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The Question of Albert

Hey folks. Your suspicions have proven true -- there is, in fact, a new sheriff in town. Although... I honestly don't have that much authority and I'll be supplanted in a few days. So think of me as a substitute teacher, excepting that I'm not really here to teach you anything. Tell you what, just think of me as a thankful reader of Arrowhead Pride who's been given the opportunity to fill in for a few days.

Thanks to Chris for provide me the chance to once again discuss and speculate on the Red and Gold on what is, for my money, the best Chiefs blog online. I'll merely be doing my best not to stink up the joint in his absence.

And I've got to tell you, Chiefs fans, this particular Kansas City patriot is concerned about the state of our offensive line. This is not a newsflash, I know, but I'm not exactly thrilled with the Chiefs trying to rectify their problem at LT with the drafting of Virginia OL Brandon Albert with the 15th overall pick. I have had many discussions with Chiefs fans as to whether or not it was a smart move on Herm and Carl's behalf to expend a first round pick on this player, and sacrificing a 5th to do it.

I recognize that Albert has been credited with being the best guard prospect in years, and that he's amazing in space, most teams believe he'd be a great tackle, and that if he doesn't pan out at tackle he could always become a dominant guard.

So what senseless fool could possible object to Albert with the 15th overall? This one. Explanation comes after the jump.

There are a few theories that I hold dear when it comes to the nature of an NFL offensive line:

1. Left tackle (LT) is the most important position due to the fact that it protects the quarterback's blindside and faces the opposing team's most lethal passrusher, and a grand majority of teams rely on a player who was a very high round draft pick.

2. Right tackle (RT) is also a very important position due to its prominence for runblocking, but it does not require the insane athleticism of the LT, and rarely warrants an extremely high draft pick (like, let's say, the 15th overall).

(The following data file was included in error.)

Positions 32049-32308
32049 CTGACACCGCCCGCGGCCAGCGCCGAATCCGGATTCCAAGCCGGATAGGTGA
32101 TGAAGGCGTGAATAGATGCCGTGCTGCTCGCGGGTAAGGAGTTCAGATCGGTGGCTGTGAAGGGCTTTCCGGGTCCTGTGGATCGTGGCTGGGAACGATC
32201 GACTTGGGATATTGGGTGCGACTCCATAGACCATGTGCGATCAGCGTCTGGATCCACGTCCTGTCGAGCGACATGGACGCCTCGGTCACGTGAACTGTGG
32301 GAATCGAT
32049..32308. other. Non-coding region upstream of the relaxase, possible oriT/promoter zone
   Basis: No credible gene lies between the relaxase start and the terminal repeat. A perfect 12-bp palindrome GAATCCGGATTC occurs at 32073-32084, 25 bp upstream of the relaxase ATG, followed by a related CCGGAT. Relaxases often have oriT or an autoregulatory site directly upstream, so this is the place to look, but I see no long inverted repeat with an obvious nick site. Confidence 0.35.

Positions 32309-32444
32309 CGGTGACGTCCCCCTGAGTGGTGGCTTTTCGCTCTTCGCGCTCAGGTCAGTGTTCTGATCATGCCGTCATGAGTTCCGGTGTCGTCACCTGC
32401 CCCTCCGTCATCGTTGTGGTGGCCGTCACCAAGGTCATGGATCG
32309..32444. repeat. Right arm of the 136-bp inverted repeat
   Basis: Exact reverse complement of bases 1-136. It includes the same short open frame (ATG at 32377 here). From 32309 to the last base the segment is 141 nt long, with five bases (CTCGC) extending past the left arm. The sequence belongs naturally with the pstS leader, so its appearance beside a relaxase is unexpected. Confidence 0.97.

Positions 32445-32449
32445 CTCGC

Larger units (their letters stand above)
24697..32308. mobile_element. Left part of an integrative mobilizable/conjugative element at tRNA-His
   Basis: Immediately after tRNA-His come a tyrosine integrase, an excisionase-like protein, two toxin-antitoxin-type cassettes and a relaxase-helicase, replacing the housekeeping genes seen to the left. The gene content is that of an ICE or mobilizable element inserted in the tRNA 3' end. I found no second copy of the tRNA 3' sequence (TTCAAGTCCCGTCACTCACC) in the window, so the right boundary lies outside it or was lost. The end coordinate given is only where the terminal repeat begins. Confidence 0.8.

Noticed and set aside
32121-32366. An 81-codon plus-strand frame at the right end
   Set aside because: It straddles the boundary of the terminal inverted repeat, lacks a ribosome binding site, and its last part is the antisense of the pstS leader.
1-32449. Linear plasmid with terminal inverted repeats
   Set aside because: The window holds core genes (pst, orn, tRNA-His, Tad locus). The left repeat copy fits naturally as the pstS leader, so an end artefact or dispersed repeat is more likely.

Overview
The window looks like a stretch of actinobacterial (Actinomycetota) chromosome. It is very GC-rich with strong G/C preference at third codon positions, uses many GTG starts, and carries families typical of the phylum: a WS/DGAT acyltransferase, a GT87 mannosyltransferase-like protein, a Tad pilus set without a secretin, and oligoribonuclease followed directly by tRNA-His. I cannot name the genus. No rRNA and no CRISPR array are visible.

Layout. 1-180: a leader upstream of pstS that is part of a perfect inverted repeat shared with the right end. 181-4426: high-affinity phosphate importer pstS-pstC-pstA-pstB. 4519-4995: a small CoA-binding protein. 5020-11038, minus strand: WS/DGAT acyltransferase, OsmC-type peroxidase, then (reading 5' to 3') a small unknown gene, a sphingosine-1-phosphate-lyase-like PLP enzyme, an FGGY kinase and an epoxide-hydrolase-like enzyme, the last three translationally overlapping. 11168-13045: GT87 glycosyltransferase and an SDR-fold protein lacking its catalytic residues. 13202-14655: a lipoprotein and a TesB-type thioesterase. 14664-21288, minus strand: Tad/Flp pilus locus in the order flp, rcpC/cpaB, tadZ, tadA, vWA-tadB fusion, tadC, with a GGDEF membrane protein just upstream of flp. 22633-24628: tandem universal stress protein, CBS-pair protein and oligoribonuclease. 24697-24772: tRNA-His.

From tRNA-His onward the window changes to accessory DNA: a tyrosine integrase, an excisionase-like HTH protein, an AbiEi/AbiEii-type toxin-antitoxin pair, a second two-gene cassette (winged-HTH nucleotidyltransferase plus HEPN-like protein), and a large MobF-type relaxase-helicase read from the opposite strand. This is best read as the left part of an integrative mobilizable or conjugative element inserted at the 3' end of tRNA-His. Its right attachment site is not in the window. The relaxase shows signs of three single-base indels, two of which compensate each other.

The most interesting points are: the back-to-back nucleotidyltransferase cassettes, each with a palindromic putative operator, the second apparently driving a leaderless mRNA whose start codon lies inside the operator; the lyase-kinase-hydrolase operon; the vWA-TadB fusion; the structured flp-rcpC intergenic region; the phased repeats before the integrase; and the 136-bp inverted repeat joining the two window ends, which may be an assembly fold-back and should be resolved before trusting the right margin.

3. Starting interior lineman can be found throughout the draft, including the late rounds and even UDFA. Only once in a blue moon does one of these interior lineman warrant a first round pick, and even rarer does one warrant the #15 overall and tossing a 5th out the window to make it happen.

So it's likely that, if the Chiefs spend their 15th and throw a 5th rounder in there for good measure on Brandon Albert, they're obviously not looking for an interior lineman -- heck, a good interior lineman can be found with the 5th they sacrified! It's fairly clear as well that Albert was not drafted to be a franchise RT. He was drafted to be converted to one of the toughest positions in the NFL.

Was that a smart move?

The evidence is out. Many people, including the professional pundits, argued that it was a smart move. 99.9999% of Chiefs fans agree. Which gives me the right to ruffle some feathers when I say that I resoundingly disagree, and I believe moving up to obtain him was a mistake.

Of course, we have absolutely zero evidence that Albert will make it as a left tackle in this league, much less a Pro Bowl LT (which you're wanting when you trade up to #15). It was not just one but two picks wasted (we threw a 5th rounder in to get it), for something that's completely theoretical that hasn't proven itself whatsoever on the field, and on a team this thin, that makes me nervous.

When I evaluate draft prospects with my amateur eyes, I go by on-field production more than anything, and Albert could very well be an impressive RT, and could definitely be a great OG. But again, LT faces the most impressive array of defensive talent in the league -- incredibly athletic DEs, fast & elusive DEs, DEs strong as bulls with the intensity to match. And bringing in a completely and utterly raw and unproven OG to play the position for basically the first time in his life spells disaster to me.

He's played LT only twice at the college level. We traded up to get a player whose natural position isn't worth the #15 overall, to play a position he's practically never played before. We've essentially bought ourselves a complete project who can't play LT on day one, and may not play LT for god knows how long, if at all. Much less actually be good at it.

The change from guard to tackle is immense, especially left tackle. This cannot be overstated. Albert is not used to the wider lanes, he's not used to the more creative attacks that LTs are subject to, he's not used to tackle techniques which are different, he's not used to blocking on the edge, he's not used to DEs as opposed to DTs...

Not to mention he's not even used to the difficult transition from the NCAA to the NFL.

If Albert proves me wrong and either starts out there, or even better, impresses me at LT, I will happily eat as much crow as my stomach can tolerate. He's easily the biggest question on an offensive line riddled with questions, and if I can be wrong here, maybe the Chiefs can finally restore this OL to the dominant times of old.

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